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The Food and Agriculture Organization of the United Nations (FAO) defines deforestation as “the conversion of forest to another land use or the long-term reduction of the tree canopy cover below the minimum 10 percent threshold.” Lesser depletion is considered to be forest degradation.
The causes are different in different regions, as can be seen from this chart1. In Latin America, forest is mainly cleared for cattle ranching and also for soy and sugar cane. In Southeast Asia it is mostly for palm oil, timber and pulp for paper. In Africa slash and burn (shifting cultivation) is by far the dominant cause, and it is also a substantial cause in Latin America.
The World Resources Institute (WRI) published data in 2019, which showed that 3.75 million hectares of primary forest were cleared during the year. That brings the total tropical primary forest loss since 2002 to 60 million hectares, an area larger than the combined states of California and Missouri. According to the U.N., in 2015 global forest cover fell below four billion hectares of forest for the first time in human history.1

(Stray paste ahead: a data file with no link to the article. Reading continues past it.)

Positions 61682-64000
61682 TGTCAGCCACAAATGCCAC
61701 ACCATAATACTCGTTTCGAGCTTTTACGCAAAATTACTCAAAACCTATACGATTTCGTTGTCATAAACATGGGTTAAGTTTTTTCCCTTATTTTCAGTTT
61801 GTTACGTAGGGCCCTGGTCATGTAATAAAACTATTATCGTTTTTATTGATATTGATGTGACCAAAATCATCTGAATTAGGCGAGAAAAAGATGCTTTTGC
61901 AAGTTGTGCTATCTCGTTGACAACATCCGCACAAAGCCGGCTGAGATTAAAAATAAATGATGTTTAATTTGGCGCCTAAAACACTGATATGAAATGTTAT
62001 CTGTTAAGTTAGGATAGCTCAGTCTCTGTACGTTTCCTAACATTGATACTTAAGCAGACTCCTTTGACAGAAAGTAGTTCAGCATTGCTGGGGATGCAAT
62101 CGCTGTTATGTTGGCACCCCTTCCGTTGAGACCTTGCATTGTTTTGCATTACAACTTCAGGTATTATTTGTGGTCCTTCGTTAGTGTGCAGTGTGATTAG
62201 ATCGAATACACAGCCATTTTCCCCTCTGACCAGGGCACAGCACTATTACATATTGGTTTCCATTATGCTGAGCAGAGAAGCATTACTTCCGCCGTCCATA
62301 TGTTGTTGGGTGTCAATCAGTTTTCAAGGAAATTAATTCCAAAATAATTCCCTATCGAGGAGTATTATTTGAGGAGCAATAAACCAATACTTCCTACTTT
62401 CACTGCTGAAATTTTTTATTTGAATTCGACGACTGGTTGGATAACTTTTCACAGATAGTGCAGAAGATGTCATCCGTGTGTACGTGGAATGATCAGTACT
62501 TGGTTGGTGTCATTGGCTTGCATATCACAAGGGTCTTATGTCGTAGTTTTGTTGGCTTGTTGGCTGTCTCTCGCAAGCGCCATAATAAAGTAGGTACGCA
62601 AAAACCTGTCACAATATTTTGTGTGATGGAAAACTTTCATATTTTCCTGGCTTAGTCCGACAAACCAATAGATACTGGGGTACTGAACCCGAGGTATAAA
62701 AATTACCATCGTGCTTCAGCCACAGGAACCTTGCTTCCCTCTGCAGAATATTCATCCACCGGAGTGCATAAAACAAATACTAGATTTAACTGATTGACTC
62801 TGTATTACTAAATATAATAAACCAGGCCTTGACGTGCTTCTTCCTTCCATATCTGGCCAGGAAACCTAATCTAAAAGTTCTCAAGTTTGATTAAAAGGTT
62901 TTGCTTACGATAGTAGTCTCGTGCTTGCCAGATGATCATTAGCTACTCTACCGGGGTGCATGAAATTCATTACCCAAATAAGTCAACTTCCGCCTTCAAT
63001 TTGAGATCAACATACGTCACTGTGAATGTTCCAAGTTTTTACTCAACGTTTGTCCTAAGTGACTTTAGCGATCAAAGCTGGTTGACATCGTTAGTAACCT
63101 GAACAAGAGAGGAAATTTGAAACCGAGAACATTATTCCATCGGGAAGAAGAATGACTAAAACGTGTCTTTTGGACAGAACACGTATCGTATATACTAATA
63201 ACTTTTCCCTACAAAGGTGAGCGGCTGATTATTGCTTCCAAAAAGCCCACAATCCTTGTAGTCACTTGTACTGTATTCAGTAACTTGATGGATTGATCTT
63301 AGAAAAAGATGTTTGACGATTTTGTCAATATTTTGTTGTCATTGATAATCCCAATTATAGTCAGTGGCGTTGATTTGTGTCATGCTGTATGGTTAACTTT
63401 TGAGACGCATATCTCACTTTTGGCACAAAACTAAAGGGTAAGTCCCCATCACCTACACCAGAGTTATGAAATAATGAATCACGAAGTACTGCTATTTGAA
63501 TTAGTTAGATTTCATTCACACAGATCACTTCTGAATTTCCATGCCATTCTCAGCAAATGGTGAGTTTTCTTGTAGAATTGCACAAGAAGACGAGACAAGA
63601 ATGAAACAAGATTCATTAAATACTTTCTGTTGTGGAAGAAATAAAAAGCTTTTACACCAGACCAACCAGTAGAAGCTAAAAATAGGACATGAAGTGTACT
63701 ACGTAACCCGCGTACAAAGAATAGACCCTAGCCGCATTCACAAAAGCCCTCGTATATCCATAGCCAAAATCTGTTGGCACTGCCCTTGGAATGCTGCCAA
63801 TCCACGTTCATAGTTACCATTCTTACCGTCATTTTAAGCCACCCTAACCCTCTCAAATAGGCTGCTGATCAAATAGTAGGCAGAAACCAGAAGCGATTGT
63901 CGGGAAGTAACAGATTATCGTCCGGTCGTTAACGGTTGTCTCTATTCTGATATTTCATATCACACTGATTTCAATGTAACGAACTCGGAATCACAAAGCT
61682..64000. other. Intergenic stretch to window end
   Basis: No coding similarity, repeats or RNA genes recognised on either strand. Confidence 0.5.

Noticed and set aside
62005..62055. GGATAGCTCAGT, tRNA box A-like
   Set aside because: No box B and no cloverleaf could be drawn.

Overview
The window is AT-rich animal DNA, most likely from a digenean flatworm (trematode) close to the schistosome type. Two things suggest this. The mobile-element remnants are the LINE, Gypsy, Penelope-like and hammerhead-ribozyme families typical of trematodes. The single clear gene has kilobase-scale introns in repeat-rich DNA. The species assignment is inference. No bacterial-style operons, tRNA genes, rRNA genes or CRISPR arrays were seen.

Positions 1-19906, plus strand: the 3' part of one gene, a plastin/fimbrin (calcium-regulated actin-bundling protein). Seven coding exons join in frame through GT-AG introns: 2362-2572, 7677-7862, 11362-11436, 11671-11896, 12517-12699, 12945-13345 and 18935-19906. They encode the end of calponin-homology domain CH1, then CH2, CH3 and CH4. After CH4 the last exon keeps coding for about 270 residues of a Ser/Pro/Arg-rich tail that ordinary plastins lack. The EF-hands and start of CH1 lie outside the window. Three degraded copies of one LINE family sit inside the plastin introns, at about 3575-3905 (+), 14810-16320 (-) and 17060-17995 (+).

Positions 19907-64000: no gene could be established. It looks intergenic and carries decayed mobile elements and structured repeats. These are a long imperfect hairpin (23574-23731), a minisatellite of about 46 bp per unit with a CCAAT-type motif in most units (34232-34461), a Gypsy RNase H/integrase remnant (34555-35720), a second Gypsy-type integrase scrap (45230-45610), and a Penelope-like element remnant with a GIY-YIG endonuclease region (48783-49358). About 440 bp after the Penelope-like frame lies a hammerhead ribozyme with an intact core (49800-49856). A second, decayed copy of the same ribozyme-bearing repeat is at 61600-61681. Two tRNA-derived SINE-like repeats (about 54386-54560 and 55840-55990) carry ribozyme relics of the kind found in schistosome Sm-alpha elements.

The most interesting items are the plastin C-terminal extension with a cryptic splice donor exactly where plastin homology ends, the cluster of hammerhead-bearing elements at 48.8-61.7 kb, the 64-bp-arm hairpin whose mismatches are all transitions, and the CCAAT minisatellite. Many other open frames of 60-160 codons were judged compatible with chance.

However, tree cover increased globally over the past 35 years, according to satellite data from 1982 to 20161. This would include monoculture plantations, which are not the same as forest. Not only do plantations lack nearly as much biodiversity as a proper forest, but a palm oil plantation, for example, holds far less carbon than a real forest.